I never thought that I would find much meaning on a simple baby play such as peek-a-boo, but lately I do… That it is entertaining to the little ones, there is no questions about it, but when I reflected on the emotions the simple act of hiding and showing me could trigger, I found it quite telling.
Would folks react the same way as babies do when I do my own “emotional” peek-a-boo game? Would they laugh, would they cry or would they just glaze over me? Well, yes, they will do all of that… They would react with compassion, anger or indifference, or a mix of the three. But the key of this game is not necessary others’ reactions, but instead how do I respond to such reactions…
For example, I believe that it is a tendency ingrained in our human condition, or at least on the ones belonging to the same social, cultural and economical environment I am a part off, to compare one to others. And such comparison, in my view, could revolve mainly over two “themes”: material things or behaviors. Comparison over material things is something easy to comprehend, but I find that comparing behaviors is in fact a reaction to an emotion expressed on a peek-a-boo moment. This feeling become specifically strong when dealing with health afflictions, when I find it common to see folks using other people’s behaviors towards their suffering as means to compare and “rate” their own pain. After all, if I compare myself to others I might find me feeling “better then” or “worse off” someone, powering an emotion that could not be truly mine, but instead be a simple hide between the hands depending how I would “rate” myself … I have seen others do it and I for sure have hidden myself, having incurred on a serious risk of becoming invisible every time I did it.
Take our infertility journey for example. I could compare our journey to others and feel either overjoyed with hope as our experience may not be nearly as painful as the couple sitting right beside me on the waiting room, or I can be devastated on how relatively easy it was for that couple a friend told me about. And this is dangerous, as I feel I could find myself on a tricky position, constantly second-guessing the treatment, the clinic, the Doctor and ultimately, myself.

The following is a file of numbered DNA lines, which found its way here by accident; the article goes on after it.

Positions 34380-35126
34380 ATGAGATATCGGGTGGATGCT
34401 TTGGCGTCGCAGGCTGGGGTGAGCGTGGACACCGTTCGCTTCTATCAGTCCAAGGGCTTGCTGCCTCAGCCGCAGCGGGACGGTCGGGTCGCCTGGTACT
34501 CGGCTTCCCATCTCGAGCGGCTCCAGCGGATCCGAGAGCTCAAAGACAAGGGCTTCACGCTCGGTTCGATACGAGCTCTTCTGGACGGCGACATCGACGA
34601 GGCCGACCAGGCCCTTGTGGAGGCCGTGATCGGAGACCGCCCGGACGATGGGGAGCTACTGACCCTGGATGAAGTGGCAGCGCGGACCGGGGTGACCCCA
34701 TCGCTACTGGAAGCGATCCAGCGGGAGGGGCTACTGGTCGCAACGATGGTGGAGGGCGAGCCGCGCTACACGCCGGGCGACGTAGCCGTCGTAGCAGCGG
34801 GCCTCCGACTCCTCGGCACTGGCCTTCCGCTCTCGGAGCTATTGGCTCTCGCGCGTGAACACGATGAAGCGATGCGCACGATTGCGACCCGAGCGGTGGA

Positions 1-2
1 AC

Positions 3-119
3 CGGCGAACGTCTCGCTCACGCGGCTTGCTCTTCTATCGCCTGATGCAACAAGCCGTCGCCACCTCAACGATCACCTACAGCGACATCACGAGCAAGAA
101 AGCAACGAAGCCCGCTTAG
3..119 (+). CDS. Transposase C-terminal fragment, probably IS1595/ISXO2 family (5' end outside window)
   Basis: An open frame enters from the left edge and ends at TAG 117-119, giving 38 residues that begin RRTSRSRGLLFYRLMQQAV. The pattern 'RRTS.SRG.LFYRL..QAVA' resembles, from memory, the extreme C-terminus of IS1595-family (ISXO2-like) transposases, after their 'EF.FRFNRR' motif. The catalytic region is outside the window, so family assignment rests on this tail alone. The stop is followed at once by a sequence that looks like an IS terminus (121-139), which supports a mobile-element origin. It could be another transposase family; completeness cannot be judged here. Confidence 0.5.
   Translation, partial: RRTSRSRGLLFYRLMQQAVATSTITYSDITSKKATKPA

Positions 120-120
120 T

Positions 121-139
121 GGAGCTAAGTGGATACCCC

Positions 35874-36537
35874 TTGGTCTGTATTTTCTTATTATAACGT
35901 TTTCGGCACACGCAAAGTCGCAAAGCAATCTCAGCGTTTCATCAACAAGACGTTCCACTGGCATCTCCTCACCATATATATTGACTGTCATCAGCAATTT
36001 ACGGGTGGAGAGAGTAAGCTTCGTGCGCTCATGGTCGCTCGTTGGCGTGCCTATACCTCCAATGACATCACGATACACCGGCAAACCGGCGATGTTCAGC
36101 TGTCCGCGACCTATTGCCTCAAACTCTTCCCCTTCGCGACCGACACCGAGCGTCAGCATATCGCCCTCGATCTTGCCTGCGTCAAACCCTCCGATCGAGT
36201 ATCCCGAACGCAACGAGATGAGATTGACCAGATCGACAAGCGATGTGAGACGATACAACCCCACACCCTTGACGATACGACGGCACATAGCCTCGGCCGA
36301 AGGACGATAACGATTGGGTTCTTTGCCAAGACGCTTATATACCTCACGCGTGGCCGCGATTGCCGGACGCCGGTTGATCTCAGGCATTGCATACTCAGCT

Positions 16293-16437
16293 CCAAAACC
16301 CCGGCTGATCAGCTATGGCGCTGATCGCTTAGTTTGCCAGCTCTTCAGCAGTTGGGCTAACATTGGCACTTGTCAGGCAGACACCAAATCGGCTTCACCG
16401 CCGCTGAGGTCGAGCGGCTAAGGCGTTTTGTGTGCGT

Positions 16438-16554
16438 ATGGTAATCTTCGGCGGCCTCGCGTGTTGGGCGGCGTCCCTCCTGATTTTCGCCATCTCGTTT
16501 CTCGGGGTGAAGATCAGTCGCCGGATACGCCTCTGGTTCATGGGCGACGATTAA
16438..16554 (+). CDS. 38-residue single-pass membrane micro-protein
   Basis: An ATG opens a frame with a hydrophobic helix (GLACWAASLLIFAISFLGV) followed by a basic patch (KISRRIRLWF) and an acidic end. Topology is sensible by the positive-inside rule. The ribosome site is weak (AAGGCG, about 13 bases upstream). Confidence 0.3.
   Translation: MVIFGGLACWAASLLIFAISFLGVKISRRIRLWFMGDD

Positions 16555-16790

As I wrote before, couples dealing with infertility – or with any medical condition – are treated primarily according to statistic outcomes of successful treatments, hoping to be falling on the right side of the charts. But we are all unique. And such uniqueness becomes extremely relevant when we were plotted on the wrong side of it. If I would “rate” myself by comparing to the ones on the right side of the stats, I could feel discouraged, sad and even unequal. And what good would that bring me? What possible action I could take if I would just take that empirical sentiment to guide my own emotions? The answer is simple: none.
Therefore, I choose to embrace the fact that I am unique. And, by being unique, I am really not suitable for behavior comparison, as no scale would apply to me. Consequently, comparative reactions from my peek-a-boo moments would not act as drivers to my emotions! Yes, this logic is soothing as it does suit well my male brain…
So I choose to think that our condition is particular to us and that there is no better or worse, just the reality of our single circumstances. Naïve? Perhaps. Optimistic? You bet. Challenging? Not a doubt. But by choosing not to compare myself to others, I believe that I have made myself visible. By opting to embrace our journey as a result of my wife’s and mine unique combination, I made myself relevant. By wanting to be my own scale of comparison, I took control of my emotions. And that was my true peek-a-boo moment!
Suddenly, I was the owner of my own scale, using the experiences of others as tales of similar difficulties, helping me understand what this condition is and why it happened, but never leaning on them to determine how I feel or behave towards my own fate.